Kim Jones’ collaboration with ’80s art star Kenny Scharf might have been the designer’s most confident match to date in its pairing of tailored elegance and pop exuberance. The bold, futuristic designs and the virtual presentation of the Dior men’s Fall 2021 collection unveiled an otherworldly scenography by French director Thomas Vanz, evoking an immersive cosmic journey through space and time.
Brimming with joyful energy, inspired by the acid-hued vitality of Kenny Scharf’s universe, Kim Jones’s Fall 2021 collection celebrates more than ever the artistic languages, from Chinese excellence of craftsmanship to Dior codes and the creative passion of revisited tailoring.
In an exclusive interview with Kenny Scharf, he discusses his collaboration with Kim Jones. An impassioned dialogue that pays tribute to exceptional savoir-faire and the plurality of creative languages, sublimated by the Pop artist’s vibrant, neon-hued universe.
Dior also swaddled its models in cocooning kaftans Tuesday to protect them from an uncertain world, in the first big fashion show staged in virus-hit Paris in nearly seven months.
Three hundred masked movers and shakers braved the drizzle to worship at the “Cathedral of Dior”, as was dubbed the pavilion with stained glass windows the mythic French brand built in the Tuileries Garden for the occasion.
If the first major live catwalk show in the world’s style capital since the lockdown was meant to be a celebration of fashion, no one told the choir. A dozen sopranos screeched out an ear-splitting mourning dirge as the models winced, dodging an Extinction Rebellion protester who briefly unfurled a banner proclaiming, “We are all fashion victims”.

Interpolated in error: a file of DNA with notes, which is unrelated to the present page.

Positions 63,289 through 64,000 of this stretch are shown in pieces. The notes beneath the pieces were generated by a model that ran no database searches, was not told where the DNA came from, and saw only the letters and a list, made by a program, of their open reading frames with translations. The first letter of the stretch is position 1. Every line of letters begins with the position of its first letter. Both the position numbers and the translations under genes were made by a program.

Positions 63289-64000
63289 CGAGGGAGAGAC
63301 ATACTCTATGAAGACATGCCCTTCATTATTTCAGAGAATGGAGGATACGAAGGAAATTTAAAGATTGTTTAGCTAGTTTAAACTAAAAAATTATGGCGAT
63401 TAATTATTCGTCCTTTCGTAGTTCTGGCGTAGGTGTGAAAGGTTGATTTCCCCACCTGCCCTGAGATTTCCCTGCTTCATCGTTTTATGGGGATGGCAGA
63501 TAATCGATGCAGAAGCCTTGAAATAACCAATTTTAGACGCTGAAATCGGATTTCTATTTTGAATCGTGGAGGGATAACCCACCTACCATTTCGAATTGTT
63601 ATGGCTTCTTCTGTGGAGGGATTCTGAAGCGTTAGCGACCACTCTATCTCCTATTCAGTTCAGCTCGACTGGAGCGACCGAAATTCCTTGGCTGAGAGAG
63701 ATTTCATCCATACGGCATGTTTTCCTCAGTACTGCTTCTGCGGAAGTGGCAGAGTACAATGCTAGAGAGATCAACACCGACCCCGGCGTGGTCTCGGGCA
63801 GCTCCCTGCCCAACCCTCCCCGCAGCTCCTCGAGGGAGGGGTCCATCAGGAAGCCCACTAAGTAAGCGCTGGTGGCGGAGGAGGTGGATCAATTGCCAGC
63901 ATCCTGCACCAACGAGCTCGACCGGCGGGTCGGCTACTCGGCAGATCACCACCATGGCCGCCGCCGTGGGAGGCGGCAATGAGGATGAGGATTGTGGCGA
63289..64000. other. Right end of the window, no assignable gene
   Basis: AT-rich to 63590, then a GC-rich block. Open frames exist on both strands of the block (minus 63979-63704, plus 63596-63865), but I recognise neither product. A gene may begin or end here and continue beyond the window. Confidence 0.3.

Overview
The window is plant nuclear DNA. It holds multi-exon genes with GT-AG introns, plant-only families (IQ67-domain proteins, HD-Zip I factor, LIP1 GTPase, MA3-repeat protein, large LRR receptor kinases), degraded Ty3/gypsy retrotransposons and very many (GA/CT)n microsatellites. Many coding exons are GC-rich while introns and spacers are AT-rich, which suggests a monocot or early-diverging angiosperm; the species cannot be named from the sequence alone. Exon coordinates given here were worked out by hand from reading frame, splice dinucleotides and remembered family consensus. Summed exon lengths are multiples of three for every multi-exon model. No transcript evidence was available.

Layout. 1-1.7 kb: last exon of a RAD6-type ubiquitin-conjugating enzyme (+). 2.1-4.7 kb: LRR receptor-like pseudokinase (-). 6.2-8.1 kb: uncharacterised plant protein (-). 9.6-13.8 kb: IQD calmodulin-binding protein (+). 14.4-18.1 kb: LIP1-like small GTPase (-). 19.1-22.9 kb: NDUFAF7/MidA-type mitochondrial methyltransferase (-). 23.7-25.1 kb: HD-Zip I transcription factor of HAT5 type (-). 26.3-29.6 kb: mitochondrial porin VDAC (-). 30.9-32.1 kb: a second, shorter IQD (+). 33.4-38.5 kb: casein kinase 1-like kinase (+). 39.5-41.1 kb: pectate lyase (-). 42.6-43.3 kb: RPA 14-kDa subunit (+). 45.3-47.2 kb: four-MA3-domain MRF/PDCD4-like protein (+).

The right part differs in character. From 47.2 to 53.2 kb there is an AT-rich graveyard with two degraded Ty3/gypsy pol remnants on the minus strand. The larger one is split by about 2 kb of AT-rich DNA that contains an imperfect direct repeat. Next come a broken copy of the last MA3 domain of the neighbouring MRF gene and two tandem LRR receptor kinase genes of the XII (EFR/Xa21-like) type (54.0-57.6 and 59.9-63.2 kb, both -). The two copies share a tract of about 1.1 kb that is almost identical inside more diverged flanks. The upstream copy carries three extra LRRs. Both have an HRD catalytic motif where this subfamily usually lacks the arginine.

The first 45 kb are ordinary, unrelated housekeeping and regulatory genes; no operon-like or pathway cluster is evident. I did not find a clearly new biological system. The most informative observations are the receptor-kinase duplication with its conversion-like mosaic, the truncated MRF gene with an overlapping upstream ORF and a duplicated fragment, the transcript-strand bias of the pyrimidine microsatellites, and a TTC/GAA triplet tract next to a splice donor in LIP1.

The mounting atonal music was strangely at odds with the looks, which were mostly comfort clothes to soothe nerves and souls addled by months of anxiety.
This time last December, Kim Jones’s many fans across the fashion and art worlds were gathered in Miami Beach. His Dior Men show was a Basel-adjacent affair, complete with a walk-through of the new Rubell Museum. Maybe the planet’s ultimate destination will be the seething cauldron of deep space that provided the backdrop for Jones’s show and maybe such cosmic chaos was also his empathetic tip of the cap to the art environments that Kenny Scharf was notorious for.
At their peak, Scharf’s “Cosmic Caverns” were an art world cognoscenti destination. But their humble origin was the “Cosmic Closet” he installed in the apartment he shared with Keith Haring in Times Square in the early 80s. And that could only be the kind of detail that would set Kim Jones’s curatorial pulse racing.